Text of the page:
affirmative action

Hey guys, I just wanted some input on a rather controversial issue. I am a blonde, blue eyed upper middle class girl with a wee bit of Spanish blood in me from waaaay back. Recently a colleague revealed that he (a Hispanic male) got into Harvard med school with a 3.7 GPA. He urged me to “go ahead and check the mixed box” on my apps, because Hispanic women are quite underepresented in medicine, so it can give you a significant edge. I do speak Spanish, which I have been told is helpful because it gives you a “stronger tie” to the culture in the eyes of the adcoms. My questions are:

  1. How deeply do schools delve into your ethnic background? Can they research it somehow and decide that it “doesn’t count,” affirmative action-wise?

  2. How much of an edge does it give your, really?

uh oh!!!

Uhhmmm I think when asked what your race is what is meant is according to what your parent’s race is. I would rather get in to medical school based on my grades and merits and not on my race. It is my understanding that your race is not and should not be a factor in getting in anyway. Yikes!!

In short,

!.) No, they cannot (or would not) check to see “how” Hispanic you are.

2.) Legally speaking, adcoms can use race as a so-called “soft” factor when making decision. They cannot use quotas, per se, but they can consider race in the context of other criteria. Achieving a diverse student population is the prerogative of adcoms, so you–as a Latina–would likely have an edge of somebody with similar statistics.

I think identifying with hispanics when it’s convenient is appropriately foul.

And FYI, I have blue eyed, blond relatives who are black so you should probably get some non stereotypical life experience before applying to med school anyway.

I think you could expect to be questioned during an interview about your ties to your minority community and the degree to which you have been involved. If there is no discernible attachment to the community, you likly will be doing yourself more harm than good by claiming minority status.



I think that’s cheating. Point blank. And no one likes a cheater. Are you hispanic? Do you have ties to the hispanic community? Have you been persecuted because of your hispanic/African “insert other appropriate ethnicity here” roots? Because that is what AA was founded on and if you have not then you have NO right to use AA. And I would hope that any Adcom would see right through that ruse and stop you dead in your tracks.

That checkbox is there as an attempt - whether or not it is succeeding is another topic of discussion - to level the playing field for those whose ethnic backgrounds caused them to be educated in sub-optimal circumstances. For example, the Native American who grew up on a reservation with horrid schools or the African-American/Latino descendant who grew up in the inner-city ‘projects’.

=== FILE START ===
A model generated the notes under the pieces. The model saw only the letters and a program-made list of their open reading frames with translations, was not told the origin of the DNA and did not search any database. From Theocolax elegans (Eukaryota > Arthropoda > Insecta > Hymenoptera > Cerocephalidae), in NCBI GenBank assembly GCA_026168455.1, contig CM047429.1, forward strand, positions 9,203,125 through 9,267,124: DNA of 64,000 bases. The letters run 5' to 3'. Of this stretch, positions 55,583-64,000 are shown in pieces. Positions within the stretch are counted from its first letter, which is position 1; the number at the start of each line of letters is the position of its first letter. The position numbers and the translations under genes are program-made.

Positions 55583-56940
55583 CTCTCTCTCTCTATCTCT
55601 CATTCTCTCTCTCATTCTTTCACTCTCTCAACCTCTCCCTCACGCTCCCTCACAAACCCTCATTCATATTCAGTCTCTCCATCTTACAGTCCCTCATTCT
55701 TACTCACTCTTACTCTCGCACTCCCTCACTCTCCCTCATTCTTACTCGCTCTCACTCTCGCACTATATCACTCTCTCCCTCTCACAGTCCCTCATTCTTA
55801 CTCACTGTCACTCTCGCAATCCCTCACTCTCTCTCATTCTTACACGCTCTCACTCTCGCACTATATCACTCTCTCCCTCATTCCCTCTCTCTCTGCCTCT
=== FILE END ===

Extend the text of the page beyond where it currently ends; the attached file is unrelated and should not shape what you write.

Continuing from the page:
It is not for someone who was not/is not at a competitive disadvantage due to their ethnic heritage. And while you might get away with it, because there probably is no way the AdComs can research your pedigree, it is flagrantly disengenuous and tantamount to academic dihonesty.

Frankly, I have no desire to have anyone for colleague who is will to sacrifice their integrity to get into medical school. If you are willing to fudge at that level, then you cannot ever be entrusted with the level of responsibility of being a physician and making heavy-impact, sometimes life & death decisions.

So, please do not do this. The one you will hurt the most, at least at first, will be you. As awesome as being a physician is, it is ot worth selling your soul or your integrity.

I think there’s nothing wrong with mentioning your Hispanic heritage and the fact that you are multilingual. I mean, med schools definitely want multicultural people, and there’s a growing need for Spanish speakers in the health professions. You could mention it in your personal statement.

But you should definitely be truthful about how strong your ties are to the Hispanic community. Pretty much anything you mention on your application is fair game for an interviewer and if you get a Hispanic interviewer they may decide to see how “for real” you are.

Best of luck,

I think mentioning she’s multilingual is awesome! By all means play up the fact that you can speak spanish. I definitely would if I knew anything besides Hola and some words that I probably should never say to a patient but probably will want to! I think my great-great grandpa or grandma or someone maybe like 4 generations back was Native American but heck it’s so far back and so diluted that I have no clue anything about what American Indians went through…I can’t claim that and use it to get into medical school. It’s simply not fair to someone who truly is a Native American and did have to suffer and go through hardship because of their background.

My two cents - I am a British-isles-anglo-mutt white male and I have to say that I’ve benefited from AA. I grew up on government assistance, was in foster care and didn’t get adopted until I was 9-years old. This type of disadvantage is too familiar to folks of color in this country. Given my high school grades (my junior college grades were a little better), I’m sure it was considered when I was accepted to UC Berkeley. So, yes it is there to make up for a real disadvantage, not just to check a box because you have a few drops of ethnic blood.

I agree with Dave - your integrity is not worth the minuscule increase in your chances of getting into school.